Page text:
Discretionary Spending Cuts Are Complete. No More Discretionary Spending Cuts Are Needed.

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Ezra Klein says we already did all the discretionary spending cuts that Congress said they wanted during the Budget Control Act debate. That part of the budget cutting is now over. If there is a deal in the lame duck to avert the austerity crisis, it should contain zero discretionary spending cuts:

Imagine that Boehner and Obama end with a deal that includes $1 trillion in new spending cuts and $1 trillion in new tax increases. If the BCA cuts are included, that’s a 2:1 deal (and it becomes a 3:1 deal if you include the drawdown of the wars in Iraq and Afghanistan as spending cuts, as you almost certainly should, but let’s leave that out for the moment). If the BCA cuts aren’t included, it’s a 1:1 deal. And Boehner can argue that it will be very hard to sell his members on a 1:1 deal.

Note that though the politics of these two scenarios are very different, the policy is identical. Ever heard the saying “that’s a distinction without a difference?” This is a not-distinction that makes a big difference.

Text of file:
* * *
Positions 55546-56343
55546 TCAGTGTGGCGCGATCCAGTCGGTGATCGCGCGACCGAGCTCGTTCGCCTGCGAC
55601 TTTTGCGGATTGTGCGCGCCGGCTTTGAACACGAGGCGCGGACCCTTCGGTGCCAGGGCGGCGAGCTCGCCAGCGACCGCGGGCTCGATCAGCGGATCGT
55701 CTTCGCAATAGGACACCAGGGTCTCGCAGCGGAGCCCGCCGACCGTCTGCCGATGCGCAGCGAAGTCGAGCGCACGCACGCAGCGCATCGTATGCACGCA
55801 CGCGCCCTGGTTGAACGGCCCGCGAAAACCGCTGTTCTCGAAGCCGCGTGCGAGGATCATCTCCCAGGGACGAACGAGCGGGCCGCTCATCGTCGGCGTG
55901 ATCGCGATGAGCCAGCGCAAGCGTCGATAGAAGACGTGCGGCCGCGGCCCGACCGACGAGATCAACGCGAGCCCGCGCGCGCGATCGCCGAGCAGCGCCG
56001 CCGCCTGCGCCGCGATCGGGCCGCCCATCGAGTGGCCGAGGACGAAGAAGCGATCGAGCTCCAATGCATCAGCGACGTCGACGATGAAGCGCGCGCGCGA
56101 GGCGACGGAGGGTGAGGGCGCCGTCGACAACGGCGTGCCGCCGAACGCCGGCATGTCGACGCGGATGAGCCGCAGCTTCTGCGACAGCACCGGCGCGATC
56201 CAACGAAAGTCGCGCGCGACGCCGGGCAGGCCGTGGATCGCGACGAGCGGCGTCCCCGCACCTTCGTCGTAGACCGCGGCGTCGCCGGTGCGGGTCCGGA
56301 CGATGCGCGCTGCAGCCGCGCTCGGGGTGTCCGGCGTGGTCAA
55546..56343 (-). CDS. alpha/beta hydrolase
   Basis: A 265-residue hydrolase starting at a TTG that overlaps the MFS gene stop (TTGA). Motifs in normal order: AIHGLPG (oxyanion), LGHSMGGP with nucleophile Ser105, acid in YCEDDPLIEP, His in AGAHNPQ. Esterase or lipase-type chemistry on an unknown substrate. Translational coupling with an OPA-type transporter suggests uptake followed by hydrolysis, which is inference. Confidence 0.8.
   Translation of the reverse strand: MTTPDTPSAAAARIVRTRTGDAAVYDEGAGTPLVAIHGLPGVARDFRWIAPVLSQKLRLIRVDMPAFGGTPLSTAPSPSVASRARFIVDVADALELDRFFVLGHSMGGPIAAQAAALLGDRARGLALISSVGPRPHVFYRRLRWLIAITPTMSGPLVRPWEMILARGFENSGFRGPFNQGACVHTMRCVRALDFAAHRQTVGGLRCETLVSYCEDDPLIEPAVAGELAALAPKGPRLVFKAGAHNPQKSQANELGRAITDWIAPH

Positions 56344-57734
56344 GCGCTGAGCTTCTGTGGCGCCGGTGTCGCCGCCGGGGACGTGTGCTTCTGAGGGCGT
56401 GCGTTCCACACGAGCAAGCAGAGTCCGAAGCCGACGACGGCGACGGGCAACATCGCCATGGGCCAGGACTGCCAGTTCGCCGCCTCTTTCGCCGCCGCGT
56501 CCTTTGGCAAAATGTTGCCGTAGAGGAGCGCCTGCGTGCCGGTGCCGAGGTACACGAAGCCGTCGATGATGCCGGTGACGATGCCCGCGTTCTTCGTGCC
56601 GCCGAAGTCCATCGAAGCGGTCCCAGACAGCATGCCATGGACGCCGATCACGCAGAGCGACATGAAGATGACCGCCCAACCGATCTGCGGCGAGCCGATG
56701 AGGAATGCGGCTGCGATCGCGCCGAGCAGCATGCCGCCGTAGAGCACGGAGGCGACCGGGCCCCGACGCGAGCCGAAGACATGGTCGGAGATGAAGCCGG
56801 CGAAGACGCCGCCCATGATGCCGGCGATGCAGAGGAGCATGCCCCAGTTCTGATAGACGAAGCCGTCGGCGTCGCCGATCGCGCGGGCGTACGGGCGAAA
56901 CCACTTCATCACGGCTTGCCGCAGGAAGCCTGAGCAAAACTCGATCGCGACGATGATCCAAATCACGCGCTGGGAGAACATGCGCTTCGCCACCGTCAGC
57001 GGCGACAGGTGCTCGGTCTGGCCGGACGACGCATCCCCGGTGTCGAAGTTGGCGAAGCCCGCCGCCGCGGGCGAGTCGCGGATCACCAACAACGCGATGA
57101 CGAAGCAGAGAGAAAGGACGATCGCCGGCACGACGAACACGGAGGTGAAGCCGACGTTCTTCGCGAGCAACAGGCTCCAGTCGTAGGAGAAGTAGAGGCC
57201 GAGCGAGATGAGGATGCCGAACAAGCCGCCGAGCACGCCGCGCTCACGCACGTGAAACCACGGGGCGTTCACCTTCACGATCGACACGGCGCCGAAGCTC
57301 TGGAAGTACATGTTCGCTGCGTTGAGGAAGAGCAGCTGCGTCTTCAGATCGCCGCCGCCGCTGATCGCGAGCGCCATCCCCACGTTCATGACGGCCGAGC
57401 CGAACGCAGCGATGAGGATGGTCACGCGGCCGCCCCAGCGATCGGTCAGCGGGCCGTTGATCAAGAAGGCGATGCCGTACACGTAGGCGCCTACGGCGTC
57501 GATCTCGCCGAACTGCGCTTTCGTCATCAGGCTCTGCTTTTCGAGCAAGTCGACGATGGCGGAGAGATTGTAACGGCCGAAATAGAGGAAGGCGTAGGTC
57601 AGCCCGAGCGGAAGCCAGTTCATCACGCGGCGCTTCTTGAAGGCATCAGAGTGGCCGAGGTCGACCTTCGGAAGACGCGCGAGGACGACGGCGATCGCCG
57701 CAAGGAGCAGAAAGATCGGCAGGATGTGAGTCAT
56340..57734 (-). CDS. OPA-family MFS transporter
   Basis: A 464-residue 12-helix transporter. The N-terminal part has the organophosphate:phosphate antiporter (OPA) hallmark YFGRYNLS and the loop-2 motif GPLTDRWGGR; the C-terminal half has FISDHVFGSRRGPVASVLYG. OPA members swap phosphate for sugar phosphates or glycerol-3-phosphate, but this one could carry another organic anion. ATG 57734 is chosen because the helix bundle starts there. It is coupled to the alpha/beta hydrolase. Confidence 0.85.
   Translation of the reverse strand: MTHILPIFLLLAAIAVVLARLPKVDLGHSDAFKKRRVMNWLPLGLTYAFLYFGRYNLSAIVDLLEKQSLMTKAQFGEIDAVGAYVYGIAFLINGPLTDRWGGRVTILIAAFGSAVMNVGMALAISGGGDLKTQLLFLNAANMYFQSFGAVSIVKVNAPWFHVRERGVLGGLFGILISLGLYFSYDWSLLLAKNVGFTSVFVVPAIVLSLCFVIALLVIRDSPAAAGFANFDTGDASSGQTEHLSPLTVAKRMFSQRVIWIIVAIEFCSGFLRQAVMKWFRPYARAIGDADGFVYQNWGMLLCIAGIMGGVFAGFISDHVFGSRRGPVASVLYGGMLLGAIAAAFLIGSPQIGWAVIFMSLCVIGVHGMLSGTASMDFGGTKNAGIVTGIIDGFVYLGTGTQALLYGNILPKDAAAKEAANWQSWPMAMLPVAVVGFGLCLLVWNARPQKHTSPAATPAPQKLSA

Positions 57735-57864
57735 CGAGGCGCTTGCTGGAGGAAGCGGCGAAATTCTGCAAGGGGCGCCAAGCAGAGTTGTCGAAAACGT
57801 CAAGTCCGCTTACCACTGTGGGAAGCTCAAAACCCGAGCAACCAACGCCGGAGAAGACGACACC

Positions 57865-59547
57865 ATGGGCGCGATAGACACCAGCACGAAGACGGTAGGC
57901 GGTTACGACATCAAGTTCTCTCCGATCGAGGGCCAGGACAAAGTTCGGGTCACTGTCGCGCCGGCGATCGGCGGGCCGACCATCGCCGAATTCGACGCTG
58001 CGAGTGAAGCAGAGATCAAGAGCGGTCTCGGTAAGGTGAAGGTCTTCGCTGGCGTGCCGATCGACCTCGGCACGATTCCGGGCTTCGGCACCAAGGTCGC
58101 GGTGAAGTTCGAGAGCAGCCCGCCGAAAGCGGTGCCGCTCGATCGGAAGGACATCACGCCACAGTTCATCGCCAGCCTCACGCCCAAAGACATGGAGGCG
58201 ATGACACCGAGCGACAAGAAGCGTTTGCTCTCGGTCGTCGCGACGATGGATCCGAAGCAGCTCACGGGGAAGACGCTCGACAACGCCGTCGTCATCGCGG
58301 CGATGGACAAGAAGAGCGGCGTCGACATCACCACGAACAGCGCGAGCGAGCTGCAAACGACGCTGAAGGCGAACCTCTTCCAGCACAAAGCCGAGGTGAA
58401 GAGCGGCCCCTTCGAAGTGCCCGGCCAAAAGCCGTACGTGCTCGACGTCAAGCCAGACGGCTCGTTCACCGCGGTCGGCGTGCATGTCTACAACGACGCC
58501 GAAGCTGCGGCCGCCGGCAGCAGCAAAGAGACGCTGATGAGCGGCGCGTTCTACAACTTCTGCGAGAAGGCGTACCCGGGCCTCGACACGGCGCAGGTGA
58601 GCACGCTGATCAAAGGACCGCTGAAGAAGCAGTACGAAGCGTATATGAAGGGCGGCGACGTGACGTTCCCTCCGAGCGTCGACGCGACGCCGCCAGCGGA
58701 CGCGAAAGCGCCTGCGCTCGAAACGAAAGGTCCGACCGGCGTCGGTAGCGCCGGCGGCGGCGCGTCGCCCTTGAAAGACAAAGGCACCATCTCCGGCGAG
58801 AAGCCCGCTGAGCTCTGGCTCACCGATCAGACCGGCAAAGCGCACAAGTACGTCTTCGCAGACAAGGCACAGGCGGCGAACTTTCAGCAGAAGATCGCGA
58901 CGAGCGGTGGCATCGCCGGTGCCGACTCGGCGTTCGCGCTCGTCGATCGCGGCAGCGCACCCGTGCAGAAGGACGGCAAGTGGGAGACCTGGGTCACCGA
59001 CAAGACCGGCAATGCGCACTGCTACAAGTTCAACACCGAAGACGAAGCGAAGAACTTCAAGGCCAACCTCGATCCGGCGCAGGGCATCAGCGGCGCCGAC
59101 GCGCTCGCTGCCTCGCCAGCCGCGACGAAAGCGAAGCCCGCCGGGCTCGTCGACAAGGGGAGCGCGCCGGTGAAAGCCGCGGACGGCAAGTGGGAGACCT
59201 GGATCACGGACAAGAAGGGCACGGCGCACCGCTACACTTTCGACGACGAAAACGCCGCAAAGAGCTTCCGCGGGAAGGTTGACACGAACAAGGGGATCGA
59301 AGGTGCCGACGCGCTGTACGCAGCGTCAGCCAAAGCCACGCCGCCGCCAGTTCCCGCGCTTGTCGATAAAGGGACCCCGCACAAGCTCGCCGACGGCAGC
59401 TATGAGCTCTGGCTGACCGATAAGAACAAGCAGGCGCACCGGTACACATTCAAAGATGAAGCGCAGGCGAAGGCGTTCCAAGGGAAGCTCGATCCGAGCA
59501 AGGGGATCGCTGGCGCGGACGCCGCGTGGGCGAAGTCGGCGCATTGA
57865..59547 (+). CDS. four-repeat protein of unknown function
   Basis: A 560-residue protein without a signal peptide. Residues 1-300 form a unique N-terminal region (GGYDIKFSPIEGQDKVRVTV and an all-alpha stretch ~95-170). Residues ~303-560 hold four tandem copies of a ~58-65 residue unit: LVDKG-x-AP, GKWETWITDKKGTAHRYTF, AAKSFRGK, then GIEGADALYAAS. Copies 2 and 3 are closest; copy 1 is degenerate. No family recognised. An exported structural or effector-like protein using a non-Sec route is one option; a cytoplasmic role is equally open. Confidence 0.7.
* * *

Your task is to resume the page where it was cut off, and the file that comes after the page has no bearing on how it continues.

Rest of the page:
On Monday, the Bipartisan Policy Center released the latest iteration of the Domenici-Rivlin plan. Domenici-Rivlin, which is named for former Democratic budget director Alice Rivlin and former Republican Senator (and Budget Committee Chairman) Pete Domenici, is probably the most respected of the bipartisan plans floating about town, and they’re very clear: Of course you include the BCA’s cuts, because those cuts secured about the level of discretionary spending cuts that most plans — including Domenici-Rivlin — recommended. Here’s their slide:

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